The operators of Legoland have been prosecuted for safety breaches after a worker fell from a walkway on a roller-coaster ride, breaking his shoulder and several ribs.

Merlin Attractions Operations Ltd, registered in Poole, Dorset,(UK) was prosecuted by the Health and Safety Executive (HSE) after it investigated the incident at Legoland in Winkfield Road, Windsor, Berkshire, on 1 June 2011.

Reading Magistrates were told that the 42-year-old worker, from Bracknell, fell more than three metres as he was working to remove two damaged roller coaster trains from a track. He has since returned to work.

The court heard the employee was one of a team taking part in a lifting operation to remove the damaged parts from the Dragon Coaster ride when he stepped on to a section of walkway that had been removed and replaced, but not secured in position.

Following accident, no changes

The HSE investigation found that despite the serious injury the man suffered, the work continued in the same way the following day in order to complete the task. A risk assessment by the company stated that harnesses and lanyards should have been used, but this was not followed.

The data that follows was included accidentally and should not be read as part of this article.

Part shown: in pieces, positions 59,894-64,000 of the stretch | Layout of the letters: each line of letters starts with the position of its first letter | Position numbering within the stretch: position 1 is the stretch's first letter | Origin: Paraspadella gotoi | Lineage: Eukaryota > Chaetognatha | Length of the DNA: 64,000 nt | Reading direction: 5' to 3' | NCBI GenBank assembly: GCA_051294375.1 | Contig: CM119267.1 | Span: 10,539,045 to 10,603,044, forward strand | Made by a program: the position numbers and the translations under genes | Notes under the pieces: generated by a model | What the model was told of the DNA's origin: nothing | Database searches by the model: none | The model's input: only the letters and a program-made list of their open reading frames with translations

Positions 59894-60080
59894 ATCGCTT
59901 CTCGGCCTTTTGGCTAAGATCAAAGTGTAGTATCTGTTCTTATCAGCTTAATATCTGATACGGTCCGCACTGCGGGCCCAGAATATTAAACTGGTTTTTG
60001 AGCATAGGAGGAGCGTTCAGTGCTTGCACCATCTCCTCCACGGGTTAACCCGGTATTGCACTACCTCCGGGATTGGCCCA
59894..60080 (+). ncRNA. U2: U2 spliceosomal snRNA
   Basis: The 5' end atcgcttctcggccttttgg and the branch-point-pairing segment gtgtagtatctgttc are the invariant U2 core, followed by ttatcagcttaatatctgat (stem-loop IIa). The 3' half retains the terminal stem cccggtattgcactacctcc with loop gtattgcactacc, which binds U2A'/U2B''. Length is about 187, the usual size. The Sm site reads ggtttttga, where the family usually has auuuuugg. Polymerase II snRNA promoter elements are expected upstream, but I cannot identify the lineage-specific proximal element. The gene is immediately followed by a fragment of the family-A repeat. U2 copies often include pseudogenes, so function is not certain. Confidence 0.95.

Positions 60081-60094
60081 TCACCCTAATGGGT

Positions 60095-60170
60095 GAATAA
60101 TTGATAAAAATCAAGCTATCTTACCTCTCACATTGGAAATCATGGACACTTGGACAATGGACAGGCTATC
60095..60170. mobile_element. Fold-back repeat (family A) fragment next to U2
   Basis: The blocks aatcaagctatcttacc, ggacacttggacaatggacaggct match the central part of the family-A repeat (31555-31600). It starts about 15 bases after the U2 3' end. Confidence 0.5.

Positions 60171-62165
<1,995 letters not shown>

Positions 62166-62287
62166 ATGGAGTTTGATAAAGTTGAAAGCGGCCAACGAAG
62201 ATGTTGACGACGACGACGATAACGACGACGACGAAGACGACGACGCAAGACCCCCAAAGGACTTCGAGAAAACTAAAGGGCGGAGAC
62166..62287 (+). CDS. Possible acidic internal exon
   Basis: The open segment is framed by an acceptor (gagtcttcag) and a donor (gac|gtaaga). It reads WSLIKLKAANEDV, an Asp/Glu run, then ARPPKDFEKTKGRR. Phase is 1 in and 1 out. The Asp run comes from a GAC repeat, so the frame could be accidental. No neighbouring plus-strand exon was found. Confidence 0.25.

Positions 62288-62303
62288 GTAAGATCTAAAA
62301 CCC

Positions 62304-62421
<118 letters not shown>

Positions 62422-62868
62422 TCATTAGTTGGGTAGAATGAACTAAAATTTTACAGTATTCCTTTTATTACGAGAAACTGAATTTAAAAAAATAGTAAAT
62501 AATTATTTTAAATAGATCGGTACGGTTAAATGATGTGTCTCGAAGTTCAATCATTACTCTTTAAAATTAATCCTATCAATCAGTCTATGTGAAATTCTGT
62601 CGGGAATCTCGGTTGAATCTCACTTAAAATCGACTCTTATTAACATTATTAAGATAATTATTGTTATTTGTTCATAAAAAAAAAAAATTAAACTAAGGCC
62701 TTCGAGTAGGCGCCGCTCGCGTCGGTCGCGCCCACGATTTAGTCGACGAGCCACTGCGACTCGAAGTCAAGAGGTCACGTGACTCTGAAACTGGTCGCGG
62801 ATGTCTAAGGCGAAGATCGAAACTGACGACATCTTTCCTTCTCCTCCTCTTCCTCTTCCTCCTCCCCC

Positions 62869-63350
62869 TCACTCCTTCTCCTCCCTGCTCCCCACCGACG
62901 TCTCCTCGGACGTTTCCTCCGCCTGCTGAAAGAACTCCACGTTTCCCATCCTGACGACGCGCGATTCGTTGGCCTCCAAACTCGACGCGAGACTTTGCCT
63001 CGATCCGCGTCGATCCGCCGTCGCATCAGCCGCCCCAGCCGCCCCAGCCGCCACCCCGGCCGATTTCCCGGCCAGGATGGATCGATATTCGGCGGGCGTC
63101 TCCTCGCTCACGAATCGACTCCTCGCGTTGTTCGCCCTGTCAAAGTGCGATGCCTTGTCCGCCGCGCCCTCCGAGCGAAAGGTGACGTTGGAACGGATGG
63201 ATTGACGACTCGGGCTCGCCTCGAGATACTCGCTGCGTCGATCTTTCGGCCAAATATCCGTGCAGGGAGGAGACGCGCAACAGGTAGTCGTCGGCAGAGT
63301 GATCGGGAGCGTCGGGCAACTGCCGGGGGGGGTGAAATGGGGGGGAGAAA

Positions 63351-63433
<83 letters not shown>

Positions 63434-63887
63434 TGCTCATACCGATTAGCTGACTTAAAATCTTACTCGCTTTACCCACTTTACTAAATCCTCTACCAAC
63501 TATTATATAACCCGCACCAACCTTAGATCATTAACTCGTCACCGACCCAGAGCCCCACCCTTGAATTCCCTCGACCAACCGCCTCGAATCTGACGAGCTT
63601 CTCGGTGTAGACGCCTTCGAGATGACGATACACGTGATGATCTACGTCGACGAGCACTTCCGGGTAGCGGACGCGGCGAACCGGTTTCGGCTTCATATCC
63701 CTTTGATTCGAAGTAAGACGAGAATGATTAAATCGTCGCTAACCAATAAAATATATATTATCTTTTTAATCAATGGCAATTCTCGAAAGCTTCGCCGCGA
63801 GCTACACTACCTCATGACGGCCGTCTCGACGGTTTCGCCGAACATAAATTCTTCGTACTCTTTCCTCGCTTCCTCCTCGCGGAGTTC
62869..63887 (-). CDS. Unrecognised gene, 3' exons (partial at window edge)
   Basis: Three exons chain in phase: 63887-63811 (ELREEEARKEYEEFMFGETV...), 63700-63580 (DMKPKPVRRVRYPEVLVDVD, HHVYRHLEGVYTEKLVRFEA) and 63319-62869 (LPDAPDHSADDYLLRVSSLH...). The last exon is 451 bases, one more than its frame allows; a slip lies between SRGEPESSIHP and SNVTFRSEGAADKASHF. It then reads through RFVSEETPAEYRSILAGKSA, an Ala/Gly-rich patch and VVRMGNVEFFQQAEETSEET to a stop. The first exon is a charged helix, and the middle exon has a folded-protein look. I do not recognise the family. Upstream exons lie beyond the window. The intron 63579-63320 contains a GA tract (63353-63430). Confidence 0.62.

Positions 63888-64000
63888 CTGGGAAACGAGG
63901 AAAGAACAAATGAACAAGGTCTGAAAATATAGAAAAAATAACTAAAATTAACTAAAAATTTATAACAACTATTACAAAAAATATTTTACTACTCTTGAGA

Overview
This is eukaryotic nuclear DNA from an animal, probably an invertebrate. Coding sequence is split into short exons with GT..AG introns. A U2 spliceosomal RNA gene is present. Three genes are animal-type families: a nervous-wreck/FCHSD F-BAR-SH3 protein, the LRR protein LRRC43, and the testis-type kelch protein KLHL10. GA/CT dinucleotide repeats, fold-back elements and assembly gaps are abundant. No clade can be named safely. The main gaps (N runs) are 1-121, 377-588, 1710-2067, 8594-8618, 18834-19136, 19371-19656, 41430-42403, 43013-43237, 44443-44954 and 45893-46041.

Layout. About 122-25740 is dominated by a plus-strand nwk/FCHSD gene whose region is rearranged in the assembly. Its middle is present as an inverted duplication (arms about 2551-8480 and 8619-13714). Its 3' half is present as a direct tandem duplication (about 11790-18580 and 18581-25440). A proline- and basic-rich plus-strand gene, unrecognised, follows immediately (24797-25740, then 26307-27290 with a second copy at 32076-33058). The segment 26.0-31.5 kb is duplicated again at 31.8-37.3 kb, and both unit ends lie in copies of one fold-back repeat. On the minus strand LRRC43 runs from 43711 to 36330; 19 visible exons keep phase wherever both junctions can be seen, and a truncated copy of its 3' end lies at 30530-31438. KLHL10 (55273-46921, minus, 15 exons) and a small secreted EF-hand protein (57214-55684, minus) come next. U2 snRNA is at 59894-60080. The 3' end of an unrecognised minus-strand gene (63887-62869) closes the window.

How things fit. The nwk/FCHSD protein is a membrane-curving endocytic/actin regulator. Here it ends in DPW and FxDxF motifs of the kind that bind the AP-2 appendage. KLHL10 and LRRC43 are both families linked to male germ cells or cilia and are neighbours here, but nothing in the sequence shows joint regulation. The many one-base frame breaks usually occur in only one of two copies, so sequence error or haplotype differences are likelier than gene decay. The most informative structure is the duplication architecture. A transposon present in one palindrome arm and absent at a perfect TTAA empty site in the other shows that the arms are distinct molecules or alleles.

Merlin Attractions Operations Ltd, of Market Close, Poole, was fined a total of £23,200 and ordered to pay full costs of £12,115 after admitting two breaches of the Work at Height Regulations 2005.

After the hearing, HSE Inspector Karen Morris said:

"This incident and the injury to the worker were avoidable and show the importance of using safe systems of work when carrying out tasks at height.

"It is quite unacceptable that the day after someone was injured in this way, more work is carried out to complete the task, and allowed to continue in the same way with inadequate fall protection or fall prevention measures in place.

Fall from height dangers well known

"The dangers of falls from height are well known, and Merlin Attractions Operations Ltd was placing employees at unnecessary risk."

In 2011/12 40 people died as a result of a workplace fall in Great Britain and almost 3,500 suffered a major injury. For more information about working safely at height visit[1]

The Health and Safety Executive is Britain's national regulator for workplace health and safety. It aims to reduce work-related death, injury and ill health. It does so through research, information and advice; promoting training; new or revised regulations and codes of practice; and working with local authority partners by inspection, investigation and enforcement.[2]

Regulation 4(1) of the Work at Height Regulations 2005 states: 'Every employer shall ensure that work at height is properly planned, appropriately supervised and carried out in a manner which is reasonably and practicably safe.'